Focused on closing the trade finance gap for small exporters, Marco has funded thousands of invoices in 20 countries.
You could say Marco Financial, the Miami-based startup that built a financing platform for small and medium-sized exporters in Latin America, is on a roll.
The financial technology startup founded last year announced it has raised $82 million, led by Kayyak Ventures and Arcadia Funds. The round includes $7 million in equity and a $75 million expanded credit line, which is now $100 million.
“Driven by its purpose, culture, and world-class talent, we believe Marco is ready to revolutionize the massive but outdated trade finance market and help thousands of small LatAm exporters grow their businesses. We see immense potential for value creation in a space ready to be disrupted,” said Cristóbal Silva, Partner at Kayyak Ventures, in a statement.
Co-founded by Jacob Shoihet and and Peter Spradling, Marco provides trade finance loans to small and mid-sized exporters, largely in Latin America, that typically are rejected by larger banks that don’t want to deal with smaller companies. Marco is tackling that massive trade finance gap, or the amount of requested trade finance that is rejected. In Latin America that gap is an estimated $350 billion. The inability for smaller exporters to access trade finance impedes their ability to enter new markets.
“One of our core missions is to simplify and accelerate cross-border trade and to show people the big power of small businesses,” Shoihet, Marco’s CEO, said in an interview with Refresh Miami on Monday. “Our goal has always been to get the money into the hands of the small businesses who need it.”
Spradling, the startup’s COO, explained that especially in Latin America, small exporters can’t compete with larger exporters, because banks, which aren’t built to serve the needs of smaller companies, often make SMEs wait around 90 days before rejecting over 50% of trade finance applications. He knows the business and the obstacles because Spradling’s family is one of the the largest exporters in Uruguay. Shoihet and Spradling met while working together at Antler, a global, early-stage, VC firm, and decided to start Marco.
Marco only started lending this year but is already processing millions of dollars every month in invoices across 20 countries, Shoihet said. “We’re scaling dramatically.”
The new funding will be used for product development. Marco will be offering a larger suite of pre-and post-shipment financing products, including in supply chain finance, asset based lending and inventory financing, Shoihet said. The new investment round follows a $26 million funding and credit round last September.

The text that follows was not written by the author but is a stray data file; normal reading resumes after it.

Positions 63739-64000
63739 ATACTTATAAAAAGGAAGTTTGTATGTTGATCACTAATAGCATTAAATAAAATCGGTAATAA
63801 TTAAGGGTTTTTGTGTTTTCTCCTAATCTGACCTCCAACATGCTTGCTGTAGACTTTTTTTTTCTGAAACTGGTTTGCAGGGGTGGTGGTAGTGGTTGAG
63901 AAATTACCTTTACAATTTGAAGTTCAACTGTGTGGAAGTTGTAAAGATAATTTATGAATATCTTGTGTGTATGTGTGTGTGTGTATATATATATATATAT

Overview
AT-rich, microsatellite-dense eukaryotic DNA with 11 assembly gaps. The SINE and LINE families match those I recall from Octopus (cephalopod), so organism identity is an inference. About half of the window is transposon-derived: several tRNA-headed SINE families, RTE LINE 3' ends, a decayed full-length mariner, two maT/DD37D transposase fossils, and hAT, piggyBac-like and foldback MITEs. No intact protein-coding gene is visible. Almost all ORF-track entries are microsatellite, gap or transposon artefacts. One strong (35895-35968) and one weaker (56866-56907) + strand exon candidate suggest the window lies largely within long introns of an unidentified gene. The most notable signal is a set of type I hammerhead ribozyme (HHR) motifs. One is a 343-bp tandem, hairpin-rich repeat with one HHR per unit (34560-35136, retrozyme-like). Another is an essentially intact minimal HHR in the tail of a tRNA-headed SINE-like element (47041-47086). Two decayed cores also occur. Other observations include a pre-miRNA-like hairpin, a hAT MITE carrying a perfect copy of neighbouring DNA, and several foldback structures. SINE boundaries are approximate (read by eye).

“We are especially focused on building infrastructure and technology so we can support and enable large non-financial companies in the trade space (such as large shipping companies or tech enabled freight forwarding solutions) to provide trade finance and push their financing products to their SME customers,” Shoihet said. “So you can almost think of us as ‘Affirm for trade finance.’ That’s the vision.”
To support the growth, the Marco team has more than doubled in size in the last few weeks and is now 22, Shoihet said. About 15-16 of them are in Miami, working out of offices at the WeWork at Brickell City Centre. Recent hires include including Prajwal Manalwar as Chief Product Officer, who joined from PayPal, and Sabrina Teichman as Chief Growth Officer. Teichman most recently was Managing Director for the Western Hemisphere at the U.S. Government’s development bank, the DFC.
Marco is hiring across the board, but is particularly hiring across the technical front: back-end, front-end and full-stack engineers, designers, data scientists and data engineers, Shoihet said.
“We are proud to be a very early mover to Miami,” said Shoihet, who said the team relocated from New York to Miami in June 2020. “We are excited to continue to invest and grow our presence in Miami. We’re really proud to be a part of the tech community here.”
Additional investors in Marco’s seed round and expanded credit facility include Florida Funders, Village Global VC, Arpegio.vc, Flexport Ventures, Tresalia Capital, 342 Capital, Struck Capital, Antler LLC, Antler Elevate and Fox Ventures.
This story has been updated. Follow @ndahlberg on Twitter and email her at [email protected]
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